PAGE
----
by Elle Marie
As authors, we’re often focusing on how to sell books. What about where? For seven years I’ve been trying various ways to sell my books with mostly underwhelming results. In fact, I’ve dubbed myself the Queen of Fails. However, when I thought to focus on WHERE instead of HOW, I started to see some success.
You never know where you might make a sale. Sure, there are your usual bookstore signings and online retailers. But it’s a good idea to keep a stash of hard-copy books ready in case an unexpected opportunity arises. Like these:
A book is a craft. Your books are one-of-a-kind treasures, so they could be a big hit at the right kind of craft fair. I pitched Living the Thin Life, about maintaining a healthy weight for life, at a YMCA event that attracted lots of people interested in health and fitness. After publishing my next book, an archaeology novel called Chronicle of the Mound Builders, I displayed both books at a Farmers Market that had a special booth dedicated to local authors. It’s a great place to meet people, as well as hang out with other authors. People may come to the market looking for fresh vegetables, but when they see the selection of books on display, they head over to check it out. And don’t forget holiday fairs. Books make great gifts and I’ve had lots of success selling books around the holidays (pre-wrap a few to make it even more enticing for harried shoppers!). Although surrounded by booths selling doggy picture frames and hand-knitted baby blankets, I still managed a few sales.
Everyone has to eat. Grocery stores can be a great place to connect with potential customers, both “officially” and unofficially. Many local stores allow people to set up a table at the entrance. I admit it’s usually a charity or Girl Scouts selling cookies, but why not an author? The bulletin board can be a resource, too. As people search for garage sales and missing pets, they’ll come across your ad and possibly be interested in buying a book. In addition to official advertising, I have found that the personal touch works well for me. Many times I’ve run into friends and neighbors while grocery shopping (and once, our mayor!) and sold a few copies of books I had with me.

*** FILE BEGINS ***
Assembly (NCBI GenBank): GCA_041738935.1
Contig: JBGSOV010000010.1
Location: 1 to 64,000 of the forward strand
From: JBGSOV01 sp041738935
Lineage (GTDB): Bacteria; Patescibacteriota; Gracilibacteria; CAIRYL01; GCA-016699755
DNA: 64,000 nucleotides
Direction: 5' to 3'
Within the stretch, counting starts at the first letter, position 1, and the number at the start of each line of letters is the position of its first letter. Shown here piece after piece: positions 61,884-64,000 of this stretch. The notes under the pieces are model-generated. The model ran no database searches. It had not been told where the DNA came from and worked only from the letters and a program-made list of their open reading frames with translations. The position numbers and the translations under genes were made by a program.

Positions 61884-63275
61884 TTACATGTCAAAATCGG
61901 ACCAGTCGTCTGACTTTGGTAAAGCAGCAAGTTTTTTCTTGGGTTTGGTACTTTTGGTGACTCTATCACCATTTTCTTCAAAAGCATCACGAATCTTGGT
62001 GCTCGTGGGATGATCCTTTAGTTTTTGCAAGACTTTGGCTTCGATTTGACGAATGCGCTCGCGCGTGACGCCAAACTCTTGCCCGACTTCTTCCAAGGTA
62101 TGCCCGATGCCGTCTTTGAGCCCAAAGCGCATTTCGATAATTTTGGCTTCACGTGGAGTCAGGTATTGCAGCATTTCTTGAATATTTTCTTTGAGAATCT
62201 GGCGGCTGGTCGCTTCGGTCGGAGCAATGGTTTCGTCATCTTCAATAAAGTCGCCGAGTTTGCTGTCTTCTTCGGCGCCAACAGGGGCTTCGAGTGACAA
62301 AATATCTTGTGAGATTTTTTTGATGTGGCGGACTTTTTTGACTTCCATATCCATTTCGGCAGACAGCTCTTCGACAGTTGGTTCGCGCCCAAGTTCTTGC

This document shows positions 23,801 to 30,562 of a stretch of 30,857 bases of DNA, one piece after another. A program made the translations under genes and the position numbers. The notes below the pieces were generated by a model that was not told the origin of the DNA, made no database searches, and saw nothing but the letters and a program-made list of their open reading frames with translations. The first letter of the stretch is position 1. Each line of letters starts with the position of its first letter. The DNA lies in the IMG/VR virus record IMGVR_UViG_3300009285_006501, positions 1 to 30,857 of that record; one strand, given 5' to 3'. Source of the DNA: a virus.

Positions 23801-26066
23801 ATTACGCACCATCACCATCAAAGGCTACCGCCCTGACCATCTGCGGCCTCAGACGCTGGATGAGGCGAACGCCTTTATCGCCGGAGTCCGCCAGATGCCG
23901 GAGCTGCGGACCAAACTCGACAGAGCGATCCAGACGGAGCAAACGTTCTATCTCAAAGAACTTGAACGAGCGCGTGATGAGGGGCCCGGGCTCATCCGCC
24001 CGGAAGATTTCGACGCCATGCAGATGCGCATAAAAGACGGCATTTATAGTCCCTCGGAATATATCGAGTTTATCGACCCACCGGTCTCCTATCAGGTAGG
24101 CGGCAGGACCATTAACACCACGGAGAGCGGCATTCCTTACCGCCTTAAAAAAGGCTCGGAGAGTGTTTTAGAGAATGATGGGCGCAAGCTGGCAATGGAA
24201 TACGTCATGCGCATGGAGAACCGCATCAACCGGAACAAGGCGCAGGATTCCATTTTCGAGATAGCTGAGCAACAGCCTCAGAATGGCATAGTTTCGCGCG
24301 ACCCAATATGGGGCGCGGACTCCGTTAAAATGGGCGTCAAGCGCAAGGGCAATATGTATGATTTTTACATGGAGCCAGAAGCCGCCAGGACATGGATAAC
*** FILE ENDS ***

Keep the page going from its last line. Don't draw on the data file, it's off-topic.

What’s your demographic? Think of ways to target your specific audience. Since I’m looking for readers interested in fitness, I set up a display at my local gym and offered a free book for a contest. I also pitched it at a weight loss club by giving a presentation on weight management strategies.
People you do business with. In the first heady days after publishing a real book I could hold in my hands, I wanted to share the excitement with just about everyone. My enthusiasm sold copies to my doctor, my dentist, and their entire staffs.
Think like a tourist. Look for opportunities to sell at places featured in your books. For example, a key scene in one of my books occurs at the Gateway Arch monument in downtown St. Louis. I approached the Arch Gift Shop to recommend they carry my book. Although they turned me down (they only accept nonfiction), it was still a good idea. Next I’m going to try the Cahokia Mounds gift shop, where even more exciting scenes in the book take place.
So keep a few extra copies in the trunk of your car, your office, your purse or backpack. Once when shopping for new kitchen countertops, I sold a book to the salesperson who assisted me! Don’t be afraid to talk up your books at every opportunity and don’t limit yourself to traditional outlets for book sales.
What’s the most off-the-wall place you’ve had success in selling your books?
Elle Marie wasted tons of time and loads of money figuring out how to market her books. She has written both fiction and nonfiction and shares her embarrassing failures and a few proud wins in her book Sales & Fails: 3 Ways to Succeed at Book Marketing and 36 Ways to Fail. You can learn more about Elle on her website and her Amazon author central page.